“Man, getting out is easy”. Mikey’s words jar with his surrounding environment. Stuck on a roof in Ennis and surrounded by cops, he and Casey are trapped with only a generous bag of cocaine to pass the time. Escape in this instance is certainly not easy, if at all possible. Yet Mikey’s idea is this: it takes more courage to stand your ground than it does to escape or to walk away.
If this is the case then, John O’Donovan’s script is a courageous one. Confining his characters to a roof — meticulously designed by Georgia de Grey — O’Donovan has only his dialogue to fuel the play. Never leaving the roof, O’Donovan inspects the complex and troubled relationship between Mikey and Casey, two young outsiders who have found comfort in each other. Cocaine may be confined to one roof in Ennis, but its sharpness, its insight, and its surprising sweetness extend it far beyond that.
With a little help from a strong stimulant, Mikey and Casey reflect on their lives as they wait for an escape route. O’Donovan’s script is well-timed and well-balanced: intimate and vulnerable monologues are juxtaposed with quick-talking escape plans and occasional clown masks. In the midst of all this, the white powdery haze tints their world with humour, affection, and true tenderness.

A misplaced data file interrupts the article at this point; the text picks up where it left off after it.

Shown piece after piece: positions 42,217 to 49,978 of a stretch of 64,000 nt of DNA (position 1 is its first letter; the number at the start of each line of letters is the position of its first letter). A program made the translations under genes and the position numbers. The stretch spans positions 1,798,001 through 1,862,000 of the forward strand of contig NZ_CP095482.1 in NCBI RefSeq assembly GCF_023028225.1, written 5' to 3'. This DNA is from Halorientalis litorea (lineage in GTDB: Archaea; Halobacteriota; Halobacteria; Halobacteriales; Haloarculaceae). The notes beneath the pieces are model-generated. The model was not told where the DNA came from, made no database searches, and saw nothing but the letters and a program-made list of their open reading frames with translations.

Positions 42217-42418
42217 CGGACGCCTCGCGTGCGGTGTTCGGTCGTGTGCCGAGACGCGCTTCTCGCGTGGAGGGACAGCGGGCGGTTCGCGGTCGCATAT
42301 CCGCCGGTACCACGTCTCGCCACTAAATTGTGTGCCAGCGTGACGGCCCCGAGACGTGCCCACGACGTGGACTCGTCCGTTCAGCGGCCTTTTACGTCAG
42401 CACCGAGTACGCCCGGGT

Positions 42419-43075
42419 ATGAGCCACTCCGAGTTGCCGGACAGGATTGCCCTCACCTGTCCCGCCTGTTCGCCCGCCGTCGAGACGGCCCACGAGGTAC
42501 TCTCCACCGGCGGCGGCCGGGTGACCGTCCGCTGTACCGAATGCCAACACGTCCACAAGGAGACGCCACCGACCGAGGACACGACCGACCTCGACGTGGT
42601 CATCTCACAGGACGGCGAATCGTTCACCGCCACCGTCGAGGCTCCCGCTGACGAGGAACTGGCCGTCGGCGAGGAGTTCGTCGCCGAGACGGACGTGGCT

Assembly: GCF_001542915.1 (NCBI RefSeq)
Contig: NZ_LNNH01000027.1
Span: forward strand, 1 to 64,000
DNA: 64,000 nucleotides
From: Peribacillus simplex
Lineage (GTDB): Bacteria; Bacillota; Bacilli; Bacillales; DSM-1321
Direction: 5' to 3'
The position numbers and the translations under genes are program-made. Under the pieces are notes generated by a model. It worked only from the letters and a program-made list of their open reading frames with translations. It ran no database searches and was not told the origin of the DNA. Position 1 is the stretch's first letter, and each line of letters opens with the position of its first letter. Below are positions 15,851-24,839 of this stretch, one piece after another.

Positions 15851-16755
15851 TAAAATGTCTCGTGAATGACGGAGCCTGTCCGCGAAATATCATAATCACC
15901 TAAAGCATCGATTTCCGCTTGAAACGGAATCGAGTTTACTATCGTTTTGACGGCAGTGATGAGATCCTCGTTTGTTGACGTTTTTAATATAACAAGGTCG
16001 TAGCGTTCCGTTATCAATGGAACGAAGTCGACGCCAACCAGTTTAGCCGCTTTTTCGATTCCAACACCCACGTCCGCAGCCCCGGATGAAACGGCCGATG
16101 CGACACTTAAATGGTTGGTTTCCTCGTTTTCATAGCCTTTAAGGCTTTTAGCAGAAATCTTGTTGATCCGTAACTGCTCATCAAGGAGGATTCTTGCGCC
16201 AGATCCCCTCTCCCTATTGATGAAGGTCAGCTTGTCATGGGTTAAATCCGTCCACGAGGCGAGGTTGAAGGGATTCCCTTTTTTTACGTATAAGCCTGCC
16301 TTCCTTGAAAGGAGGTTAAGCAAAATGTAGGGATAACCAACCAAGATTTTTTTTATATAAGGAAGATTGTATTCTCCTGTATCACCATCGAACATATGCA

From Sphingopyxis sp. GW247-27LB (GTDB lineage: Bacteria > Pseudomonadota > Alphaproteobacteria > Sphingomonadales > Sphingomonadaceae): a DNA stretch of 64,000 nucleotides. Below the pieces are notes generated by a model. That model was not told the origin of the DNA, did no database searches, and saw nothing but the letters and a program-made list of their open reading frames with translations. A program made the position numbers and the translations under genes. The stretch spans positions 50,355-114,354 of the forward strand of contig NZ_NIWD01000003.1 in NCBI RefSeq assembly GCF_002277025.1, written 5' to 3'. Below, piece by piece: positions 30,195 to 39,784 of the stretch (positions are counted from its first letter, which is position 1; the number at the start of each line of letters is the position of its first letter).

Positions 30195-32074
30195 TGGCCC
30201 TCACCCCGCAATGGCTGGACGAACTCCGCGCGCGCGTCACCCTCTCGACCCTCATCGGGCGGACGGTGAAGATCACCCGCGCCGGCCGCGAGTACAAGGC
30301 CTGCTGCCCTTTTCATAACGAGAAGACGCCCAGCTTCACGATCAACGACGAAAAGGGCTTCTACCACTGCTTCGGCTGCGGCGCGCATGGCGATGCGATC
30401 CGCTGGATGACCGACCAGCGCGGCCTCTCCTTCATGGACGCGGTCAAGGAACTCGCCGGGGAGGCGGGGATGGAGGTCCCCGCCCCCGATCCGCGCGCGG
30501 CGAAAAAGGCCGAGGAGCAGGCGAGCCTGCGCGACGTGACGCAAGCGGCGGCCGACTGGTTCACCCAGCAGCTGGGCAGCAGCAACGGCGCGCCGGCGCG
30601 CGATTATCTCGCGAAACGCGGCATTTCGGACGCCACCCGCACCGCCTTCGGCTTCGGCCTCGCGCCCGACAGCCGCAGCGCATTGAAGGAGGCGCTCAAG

Alan Mahon’s Mikey is riotous, charismatic, and highly watchable. Claiming the roof as his terrain, Mahon engenders Mikey with an endearing smirk that also masks an intense violence. With Mikey being the Ennis-native, and Casey (Ammar Duffus) being younger and originally from South London, there is a protective nature to their relationship. While Duffus’s Casey is more reflective and tranquil, there is an imbalance of performances with Mahon’s being the stronger. While the chemistry between them occasionally falters, they succeed in showing their characters’ coping strategies for dealing with love and its terrifying qualities.
Apart from drugs and drink, Mikey’s coping mechanism is to be combative. And there is, throughout O’Donovan’s play, a disturbing link between love and violence. Casey’s mother is in love with Bobby, a drug dealer who regularly beats both Casey and his mother. For Casey, to love his mother is to be bruised by Bobby. And Mikey’s past relationships are riddled with violent outbursts that, while delivered with a forced levity, are strikingly gruesome. In a world where being gay is already considered an act of violence to some — either against a sense of decency or religion — the suturing of the two for Mikey is not unsurprising.
O’Donovan ruthlessly points out that in positions of social vulnerability, whether related to sexual identity, class or race, human emotions like love and anger are modified and manipulated for the sake of survival. Getting out is an option. And staying is one too. But the tragedy for both Mikey and Casey is that their love will always be a violent one.